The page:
The documentary does much to introduce these works to an unknowing audience, exploring the nature of our expectations of the places in which we live and the way in which we interact with people and spaces. Much of it refers to the relationship Alÿs has with Mexico City, as a tourist perhaps, an outsider able to blend in and become part of the city landscape. In this case Alÿs himself acts as curator. In emphasising the central theme ‘the street as a space filled with ambiguities’ the artist explores his role in the city, at once as an outsider, yet one certainly able to merge with his surroundings as a welcome but often unnoticed presence.
He begins before we even enter the gallery space, where two of nine perspectives capturing the artist tripping and falling over a street dog are present at the foot of the stairs leading to the gallery, and could be easily overlooked. Comprising Choques (2005-06) the remaining seven are elsewhere, appearing around corners at carefully selected intervals. One is shot from the perspective of the dog, disturbed by the incident only a moment before the same scene is repeated over our shoulder, though from yet another perspective.
Circularity and recurrence again are present in his déjà vu (1996-present), a series of almost miniature paintings and sculptures and their copies distributed throughout the gallery. Whilst some sit alone amongst vast empty white walls, others hang in the shadow of the likes of the Old Flemish Masters, Gilbert and George and Franz West.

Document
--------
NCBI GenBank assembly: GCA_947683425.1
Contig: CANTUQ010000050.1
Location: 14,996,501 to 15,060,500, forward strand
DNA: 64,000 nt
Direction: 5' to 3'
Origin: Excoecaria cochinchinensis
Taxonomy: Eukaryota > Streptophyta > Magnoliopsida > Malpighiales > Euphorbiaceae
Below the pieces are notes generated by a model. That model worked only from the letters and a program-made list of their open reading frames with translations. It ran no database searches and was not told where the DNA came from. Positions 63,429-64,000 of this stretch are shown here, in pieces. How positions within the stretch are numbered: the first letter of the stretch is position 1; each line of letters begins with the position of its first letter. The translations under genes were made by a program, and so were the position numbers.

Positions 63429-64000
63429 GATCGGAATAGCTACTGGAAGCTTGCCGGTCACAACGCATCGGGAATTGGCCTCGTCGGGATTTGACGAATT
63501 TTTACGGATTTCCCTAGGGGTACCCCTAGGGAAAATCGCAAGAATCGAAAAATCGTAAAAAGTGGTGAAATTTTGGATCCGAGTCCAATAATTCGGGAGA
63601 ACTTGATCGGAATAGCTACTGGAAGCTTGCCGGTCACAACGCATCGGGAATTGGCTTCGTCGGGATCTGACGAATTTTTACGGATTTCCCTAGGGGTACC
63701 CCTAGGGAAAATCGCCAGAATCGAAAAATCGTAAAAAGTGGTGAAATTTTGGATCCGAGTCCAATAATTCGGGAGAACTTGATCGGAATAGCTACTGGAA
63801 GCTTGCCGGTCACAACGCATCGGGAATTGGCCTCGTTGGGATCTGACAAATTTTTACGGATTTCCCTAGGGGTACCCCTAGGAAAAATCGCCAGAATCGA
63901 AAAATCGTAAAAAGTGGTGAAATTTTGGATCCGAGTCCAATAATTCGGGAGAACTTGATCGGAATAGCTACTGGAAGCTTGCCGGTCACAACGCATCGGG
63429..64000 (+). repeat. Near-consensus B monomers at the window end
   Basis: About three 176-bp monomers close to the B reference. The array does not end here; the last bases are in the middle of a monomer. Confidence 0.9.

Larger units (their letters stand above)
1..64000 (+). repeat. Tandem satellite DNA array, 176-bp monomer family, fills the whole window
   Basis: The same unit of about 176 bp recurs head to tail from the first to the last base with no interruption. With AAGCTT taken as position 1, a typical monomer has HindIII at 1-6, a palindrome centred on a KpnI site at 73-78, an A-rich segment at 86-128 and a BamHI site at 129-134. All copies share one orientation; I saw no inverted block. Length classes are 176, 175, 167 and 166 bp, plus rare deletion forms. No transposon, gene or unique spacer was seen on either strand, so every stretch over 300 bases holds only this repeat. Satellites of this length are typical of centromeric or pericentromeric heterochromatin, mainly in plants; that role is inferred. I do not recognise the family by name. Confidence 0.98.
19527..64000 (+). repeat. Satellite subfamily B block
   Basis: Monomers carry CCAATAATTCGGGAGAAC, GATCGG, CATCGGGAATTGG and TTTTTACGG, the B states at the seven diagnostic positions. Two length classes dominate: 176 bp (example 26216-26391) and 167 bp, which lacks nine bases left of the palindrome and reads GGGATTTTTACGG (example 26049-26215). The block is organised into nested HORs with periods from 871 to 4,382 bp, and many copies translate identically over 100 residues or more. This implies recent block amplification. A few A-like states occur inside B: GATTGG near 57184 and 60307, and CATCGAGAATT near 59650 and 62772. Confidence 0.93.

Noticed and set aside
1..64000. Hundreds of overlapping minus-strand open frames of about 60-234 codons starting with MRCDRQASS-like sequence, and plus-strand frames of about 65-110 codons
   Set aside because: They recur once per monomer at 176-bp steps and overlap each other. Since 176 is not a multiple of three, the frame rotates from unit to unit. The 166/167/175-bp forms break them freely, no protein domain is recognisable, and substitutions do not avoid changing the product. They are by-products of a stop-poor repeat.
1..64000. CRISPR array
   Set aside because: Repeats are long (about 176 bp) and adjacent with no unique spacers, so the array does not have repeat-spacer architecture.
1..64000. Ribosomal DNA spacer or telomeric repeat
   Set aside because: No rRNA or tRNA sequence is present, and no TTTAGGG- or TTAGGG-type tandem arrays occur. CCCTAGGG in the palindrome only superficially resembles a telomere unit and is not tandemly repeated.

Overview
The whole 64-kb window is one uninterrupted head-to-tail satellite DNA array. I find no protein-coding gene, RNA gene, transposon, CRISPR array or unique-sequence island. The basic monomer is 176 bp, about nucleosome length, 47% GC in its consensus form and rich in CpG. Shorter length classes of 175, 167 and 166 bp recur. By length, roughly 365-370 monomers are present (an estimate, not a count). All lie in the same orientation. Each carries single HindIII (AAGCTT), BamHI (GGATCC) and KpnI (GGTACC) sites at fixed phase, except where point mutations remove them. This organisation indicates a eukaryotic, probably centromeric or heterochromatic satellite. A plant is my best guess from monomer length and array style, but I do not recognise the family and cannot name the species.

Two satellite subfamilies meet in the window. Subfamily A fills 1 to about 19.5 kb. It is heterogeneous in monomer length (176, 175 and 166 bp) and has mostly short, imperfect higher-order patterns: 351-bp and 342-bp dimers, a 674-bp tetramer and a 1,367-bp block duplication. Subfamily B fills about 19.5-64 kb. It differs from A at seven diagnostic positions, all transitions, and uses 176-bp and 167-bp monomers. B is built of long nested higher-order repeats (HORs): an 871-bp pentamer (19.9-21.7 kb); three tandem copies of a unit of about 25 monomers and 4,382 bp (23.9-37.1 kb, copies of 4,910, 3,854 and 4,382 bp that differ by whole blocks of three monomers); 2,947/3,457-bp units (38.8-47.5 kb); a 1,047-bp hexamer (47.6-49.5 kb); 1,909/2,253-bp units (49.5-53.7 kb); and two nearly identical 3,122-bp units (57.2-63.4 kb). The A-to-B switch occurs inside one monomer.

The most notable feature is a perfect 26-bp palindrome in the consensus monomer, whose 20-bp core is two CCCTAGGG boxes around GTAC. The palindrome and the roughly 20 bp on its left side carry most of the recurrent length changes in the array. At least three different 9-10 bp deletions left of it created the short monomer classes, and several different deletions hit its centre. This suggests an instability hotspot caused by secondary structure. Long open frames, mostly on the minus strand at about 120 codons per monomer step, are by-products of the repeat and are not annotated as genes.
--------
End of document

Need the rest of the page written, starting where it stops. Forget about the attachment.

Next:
No bigger than an A4 sheet of paper, paintings of solitary figures moving within a mostly empty space, but for the presence of de Chirico-like edges of buildings, could easily go unnoticed. Dwarfed by Pieter Brueghel or the Durer inspired Jan Mandijn, they do nothing to take away from the splendour of their larger, brighter neighbours, but aim to very subtly unnerve the visitor through repetition and placement.
Again challenging our expectations, Silencio (2003-present), an installation of brightly coloured rubber mats, each with an image of a finger pressed to lips, prompts us to both walk across the art-work and make noise with our feet, perhaps usually unfitting in a gallery environment. The placement of this work at almost a dead end in the exhibition space does though perhaps take something away from the intended response.
The exhibition does rely rather heavily on the documentary to introduce a lot of his more well known works, leaving the visitor yearning to see more. Perhaps due to his BACA Laureate status one would expect several more of his films to be incorporated within the space. Largely, the integration of what work there is within the museum is both inspired yet restrained. Alÿs is an artist capable of making incredibly clever observations and social commentary. The understated way in which his work is presented only serves to reflect his position as collaborator; at the same time able to participate in the landscape of Mexico City as an outsider, whilst being equally capable of an elusive presence amongst the Old Masters.
BACA Laureate 2010: Francis Alÿs can be seen at the Bonnefantenmuseum, Maastricht until the 27th March.
By Clare Canning
Clare Canning is currently studying towards a Master degree in Arts and Heritage: Policy, Management and Education at Maastricht University.